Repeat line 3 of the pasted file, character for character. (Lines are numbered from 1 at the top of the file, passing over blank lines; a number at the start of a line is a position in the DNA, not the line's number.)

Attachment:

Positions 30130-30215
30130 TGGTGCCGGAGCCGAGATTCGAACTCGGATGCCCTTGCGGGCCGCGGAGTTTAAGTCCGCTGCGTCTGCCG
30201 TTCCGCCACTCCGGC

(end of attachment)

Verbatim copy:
30201 TTCCGCCACTCCGGC